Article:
Background: Numerous completed or on-going whole genome sequencing projects have highlighted the fact that obtaining a high quality genome sequence is necessary to address comparative genomics questions such as structural variations among genotypes and gain or loss of specific function. Despite the spectacular progress that has been made in sequencing technologies, obtaining accurate and reliable data is still a challenge, both at the whole genome scale and when targeting specific genomic regions. These problems are even more noticeable for complex plant genomes. Most plant genomes are known to be particularly challenging due to their size, high density of repetitive elements and various levels of ploidy. To overcome these problems, we have developed a strategy to reduce genome complexity by using the large insert BAC libraries combined with next generation sequencing technologies. Results: We compared two different technologies (Roche-454 and Pacific Biosciences PacBio RS II) to sequence pools of BAC clones in order to obtain the best quality sequence. We targeted nine BAC clones from different species (maize, wheat, strawberry, barley, sugarcane and sunflower) known to be complex in terms of sequence assembly. We sequenced the pools of the nine BAC clones with both technologies. We compared assembly results and highlighted differences due to the sequencing technologies used. Conclusions: We demonstrated that the long reads obtained with the PacBio RS II technology serve to obtain a better and more reliable assembly, notably by preventing errors due to duplicated or repetitive sequences in the same region.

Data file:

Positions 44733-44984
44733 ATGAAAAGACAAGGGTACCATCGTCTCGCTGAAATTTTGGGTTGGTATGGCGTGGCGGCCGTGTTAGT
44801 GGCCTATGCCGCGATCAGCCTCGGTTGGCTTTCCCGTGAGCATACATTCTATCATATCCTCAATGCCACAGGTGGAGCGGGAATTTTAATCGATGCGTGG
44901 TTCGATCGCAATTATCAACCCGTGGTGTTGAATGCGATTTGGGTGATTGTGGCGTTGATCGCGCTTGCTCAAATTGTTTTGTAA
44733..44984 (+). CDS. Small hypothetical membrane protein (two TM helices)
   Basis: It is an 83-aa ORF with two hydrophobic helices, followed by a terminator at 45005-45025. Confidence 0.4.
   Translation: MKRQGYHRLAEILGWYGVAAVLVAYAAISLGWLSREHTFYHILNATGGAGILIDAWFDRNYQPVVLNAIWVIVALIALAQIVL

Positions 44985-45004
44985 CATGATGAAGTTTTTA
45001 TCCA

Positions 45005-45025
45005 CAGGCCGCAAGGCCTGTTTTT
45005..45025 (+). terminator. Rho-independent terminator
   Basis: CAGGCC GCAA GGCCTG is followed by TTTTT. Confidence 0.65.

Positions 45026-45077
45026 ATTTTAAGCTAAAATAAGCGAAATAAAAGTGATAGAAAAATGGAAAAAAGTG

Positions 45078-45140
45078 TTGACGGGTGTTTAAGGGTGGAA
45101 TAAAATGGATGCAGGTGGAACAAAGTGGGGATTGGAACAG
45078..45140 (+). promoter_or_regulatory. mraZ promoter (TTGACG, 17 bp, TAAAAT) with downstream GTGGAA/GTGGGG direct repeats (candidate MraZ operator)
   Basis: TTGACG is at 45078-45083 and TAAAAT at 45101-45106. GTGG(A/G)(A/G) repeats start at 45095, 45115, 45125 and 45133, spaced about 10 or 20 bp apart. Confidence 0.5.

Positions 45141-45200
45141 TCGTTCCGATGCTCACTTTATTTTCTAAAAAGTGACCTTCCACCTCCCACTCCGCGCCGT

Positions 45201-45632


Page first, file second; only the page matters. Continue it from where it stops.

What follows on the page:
Journal: Journal of next generation sequencing & applications